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1/25/2018 7:38:29 AM
Posted: 4/1/2006 4:55:26 PM EST
March 28, 2006
Casey Anderson


Statement of Joshua Horwitz, Executive Director, Coalition to Stop Gun Violence

H.R. 5005, the so-called "Firearm Corrections and Improvements Act," would create serious obstacles to the investigation and prosecution of gun-related crimes. We appreciate the need to protect sensitive information about ongoing criminal investigations from being released to the public, but we are aware of no case where the disclosure of trace information has harmed law enforcement interests in any way. In fact, many state and local law enforcement agencies have been severely hampered by the same kinds of restrictions that H.R. 5005 would make permanent, and we oppose the bill.

Joe Vince, former chief of the crime gun analysis branch at the Bureau of Alcohol, Tobacco, Firearms, and Explosives (BATFE) has sent a letter to H.R. 5005's sponsor, Rep. Lamar Smith, that describes in detail how restrictions on the use of trace data imposed by Congress through the appropriations process have interfered with the ability of state and local law police to protect themselves and the public from violent crime.

As Mr. Vince explained to Congressman Smith, legitimate concerns about wholesale disclosure of investigative notes included in BATFE's firearm trace database do not justify prohibiting the release of all or even most of the information in the database to other law enforcement agencies and the public.

We share Mr. Vince's view that BATFE should be authorized to make more information from the trace database available to local police as a means of improving officer safety. If a police officer making a traffic stop could be warned that the motorist being pulled over has been identified as the purchaser of one or more guns traced to violent crimes in another jurisdiction, the officer would be aware that the stop posed heightened risks.

New York Mayor Michael Bloomberg, Boston Mayor Thomas Menino, and other leaders of large cities have echoed Mr. Vince's analysis of how restrictions on the use of trace data have denied state and local police and prosecutors information that would help identify and investigate corrupt or careless firearm dealers, straw purchasers, and traffickers who systematically divert guns to criminals.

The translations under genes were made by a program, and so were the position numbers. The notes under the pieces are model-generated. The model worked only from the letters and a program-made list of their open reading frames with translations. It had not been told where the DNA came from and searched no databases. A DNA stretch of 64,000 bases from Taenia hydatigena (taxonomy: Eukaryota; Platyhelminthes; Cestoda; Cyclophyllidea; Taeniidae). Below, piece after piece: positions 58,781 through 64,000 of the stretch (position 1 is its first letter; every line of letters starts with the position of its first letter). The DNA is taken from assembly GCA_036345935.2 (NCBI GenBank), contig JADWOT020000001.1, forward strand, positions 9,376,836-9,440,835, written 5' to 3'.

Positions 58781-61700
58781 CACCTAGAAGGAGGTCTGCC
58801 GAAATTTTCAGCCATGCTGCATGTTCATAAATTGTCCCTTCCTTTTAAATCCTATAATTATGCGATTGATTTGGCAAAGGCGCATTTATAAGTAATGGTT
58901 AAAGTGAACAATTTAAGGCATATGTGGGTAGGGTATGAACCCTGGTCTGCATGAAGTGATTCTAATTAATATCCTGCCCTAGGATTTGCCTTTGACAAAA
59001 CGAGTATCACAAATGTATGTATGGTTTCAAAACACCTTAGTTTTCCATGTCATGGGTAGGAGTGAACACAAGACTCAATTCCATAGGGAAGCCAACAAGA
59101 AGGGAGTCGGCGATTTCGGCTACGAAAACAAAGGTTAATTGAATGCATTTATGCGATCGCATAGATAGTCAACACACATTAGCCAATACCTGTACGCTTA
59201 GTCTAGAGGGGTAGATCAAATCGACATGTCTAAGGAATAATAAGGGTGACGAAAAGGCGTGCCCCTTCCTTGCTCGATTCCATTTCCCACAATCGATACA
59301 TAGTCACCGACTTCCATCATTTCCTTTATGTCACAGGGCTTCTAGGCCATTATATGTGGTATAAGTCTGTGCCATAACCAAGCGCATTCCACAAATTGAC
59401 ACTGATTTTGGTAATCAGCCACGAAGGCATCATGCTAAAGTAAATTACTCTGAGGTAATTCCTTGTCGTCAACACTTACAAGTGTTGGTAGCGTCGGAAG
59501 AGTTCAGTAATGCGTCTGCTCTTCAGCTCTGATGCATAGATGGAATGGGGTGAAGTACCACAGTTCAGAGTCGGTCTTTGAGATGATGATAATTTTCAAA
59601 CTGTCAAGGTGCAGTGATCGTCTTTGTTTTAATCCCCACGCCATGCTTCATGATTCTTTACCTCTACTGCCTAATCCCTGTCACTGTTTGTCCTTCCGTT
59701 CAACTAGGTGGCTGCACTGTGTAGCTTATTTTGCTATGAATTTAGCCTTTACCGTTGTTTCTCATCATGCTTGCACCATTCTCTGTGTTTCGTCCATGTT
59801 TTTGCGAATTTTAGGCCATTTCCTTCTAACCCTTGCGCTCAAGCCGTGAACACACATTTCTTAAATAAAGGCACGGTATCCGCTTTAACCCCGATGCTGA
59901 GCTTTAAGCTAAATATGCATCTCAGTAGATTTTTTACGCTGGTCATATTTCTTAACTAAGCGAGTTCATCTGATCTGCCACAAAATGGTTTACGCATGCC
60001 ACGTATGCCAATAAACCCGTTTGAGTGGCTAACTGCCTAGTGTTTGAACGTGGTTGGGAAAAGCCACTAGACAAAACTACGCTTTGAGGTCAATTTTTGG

These mayors have seen first-hand how limiting a local law enforcement agency's access to data to traces directly connected to a specific investigation in the agency's geographic jurisdiction prevents local police and prosecutors from seeing patterns of activity that would provide leads in trafficking investigations.

Trace data has shown that 1.2 percent of federal firearms licensees are responsible for selling 57 percent of the guns traced in criminal investigations. This information might be embarrassing to the tiny minority of gun dealers who sell the majority of crime guns, but the police - and public - have a compelling interest in being able to identify them.

The Coalition to Stop Gun Violence was founded in 1975 and is composed of 45 civic, professional and religious organizations and 100,000 individual members working to reduce gun violence. Our mission is to stop gun violence by fostering effective community and national action. For more information about the Coalition to Stop Gun Violence, visit www.csgv.org.

Link Posted: 4/1/2006 5:07:13 PM EST
[Last Edit: 4/1/2006 5:08:41 PM EST by Dave_A]
1) Isn't this the bill that kills the barrel/reciever ban?

2) I don't know about all of 'em, but back home the dealers noted as the highest seller of 'crime guns' did 2 things to merit this (1) they were located in/next to poor neighborhoods, and (b) they sold low-cost guns (Lorcin, Jennings, Hi-Point, etc)....

If you deal with that perticular clientele, you're inadvertantly going to sell some guns that get passed around to criminals... You can't prevent your non-felon customers from giving guns to their criminal buddies... You can tell them 'no', but that only goes so far....

But if you don't deal with that clientele, then you have to move somewhere where there is someone else to sell to (someone who will buy a $900 HK or a $700 Springfield) or go out of business.... The dealers in 'better' areas where I live all do this - they sell high-end guns, and C&R, nothing else...

So they stick around, sell to whoever buys, and we all see where that goes...
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